02 Jan Workplace culture affects employee health
Did you know the corporate culture within your workplace affects the health of your employees? There are many common factors that are present in the workplace, no matter the industry, whether it be tight deadlines, tough managers, or poor communication. Whatever the combination may be, is your workplace culture making these situations worse, or providing your employees with the support they need to overcome these difficulties?
Fact: Workplace culture affects your employee health
In Australia cardiovascular disease (CVD) is the leading cause of death, with an enormous 18,590 Australian lives lost to CVD in 2017, correlating to a death every 28 minutes (Australian Bureau of Statistics 2018). These numbers are quite concerning, but what does this mean for your business?
As mentioned above, CVD is the leading cause of death, as employers, we have a duty of care to our employees to ensure they are able to maintain a healthy and well life whilst at work. It is estimated that 90% of cases of CVD can be preventable through lifestyle changes (McGillJr et el. 2008), yet we still struggle to battle this disease. To prevent CVD, we need to monitor our lifestyle risk factors such as poor diet, lack of exercise, or being overweight. Other contributing factors are high cholesterol, or high blood pressure (National Heart Foundation 2017). Helping educate, monitor and improve the health of your employees is the best way to reduce the effects of high blood pressure, cholesterol and obesity within your workplace.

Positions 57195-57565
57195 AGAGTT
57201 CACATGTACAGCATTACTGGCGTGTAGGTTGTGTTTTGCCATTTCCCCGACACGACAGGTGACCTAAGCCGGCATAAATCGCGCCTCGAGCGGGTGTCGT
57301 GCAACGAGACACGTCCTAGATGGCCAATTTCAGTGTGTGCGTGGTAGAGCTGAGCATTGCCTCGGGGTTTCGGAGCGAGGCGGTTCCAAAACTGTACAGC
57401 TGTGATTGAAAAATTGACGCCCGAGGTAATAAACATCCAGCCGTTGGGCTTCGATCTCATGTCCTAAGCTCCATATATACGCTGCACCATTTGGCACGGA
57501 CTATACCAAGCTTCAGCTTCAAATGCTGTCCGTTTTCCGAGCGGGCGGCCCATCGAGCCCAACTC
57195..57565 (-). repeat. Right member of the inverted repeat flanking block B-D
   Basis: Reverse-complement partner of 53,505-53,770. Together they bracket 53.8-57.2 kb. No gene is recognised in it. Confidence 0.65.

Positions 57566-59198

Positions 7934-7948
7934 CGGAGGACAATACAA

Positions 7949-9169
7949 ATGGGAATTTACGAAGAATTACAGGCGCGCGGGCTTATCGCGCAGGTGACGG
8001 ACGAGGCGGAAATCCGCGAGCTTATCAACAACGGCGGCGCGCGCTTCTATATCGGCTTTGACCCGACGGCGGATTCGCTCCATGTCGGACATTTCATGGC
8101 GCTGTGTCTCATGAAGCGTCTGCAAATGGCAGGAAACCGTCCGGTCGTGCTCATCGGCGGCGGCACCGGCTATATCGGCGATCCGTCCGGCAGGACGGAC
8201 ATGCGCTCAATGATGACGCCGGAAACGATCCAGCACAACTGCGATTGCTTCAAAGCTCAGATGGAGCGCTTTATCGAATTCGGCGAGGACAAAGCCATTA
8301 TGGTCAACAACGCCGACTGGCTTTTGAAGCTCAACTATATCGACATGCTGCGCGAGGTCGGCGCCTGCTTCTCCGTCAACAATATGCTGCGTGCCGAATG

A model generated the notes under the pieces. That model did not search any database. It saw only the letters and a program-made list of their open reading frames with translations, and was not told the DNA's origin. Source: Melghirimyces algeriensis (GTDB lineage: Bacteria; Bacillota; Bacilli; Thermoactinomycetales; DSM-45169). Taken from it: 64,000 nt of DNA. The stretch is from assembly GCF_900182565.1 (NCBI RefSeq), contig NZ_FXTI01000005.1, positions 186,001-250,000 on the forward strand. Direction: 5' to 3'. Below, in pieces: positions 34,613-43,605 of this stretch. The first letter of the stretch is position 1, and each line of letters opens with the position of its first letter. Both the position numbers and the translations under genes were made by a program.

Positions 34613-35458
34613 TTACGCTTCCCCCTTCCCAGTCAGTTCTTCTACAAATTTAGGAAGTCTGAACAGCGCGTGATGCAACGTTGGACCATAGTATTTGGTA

Whilst high blood pressure is the largest clinical attributable risk factor for CVD, in 2017, more Australians nominated stress, and alcohol consumption, as key risk factors in place of high blood pressure (National Heart Foundation 2017). Within the same year, close to three-quarters of Australians aged between 30 to 65 years, reported being told by a doctor they have at least one risk factor for CVD (National Heart Foundation 2017). The time for health education and promotion within the workplace has never been more important.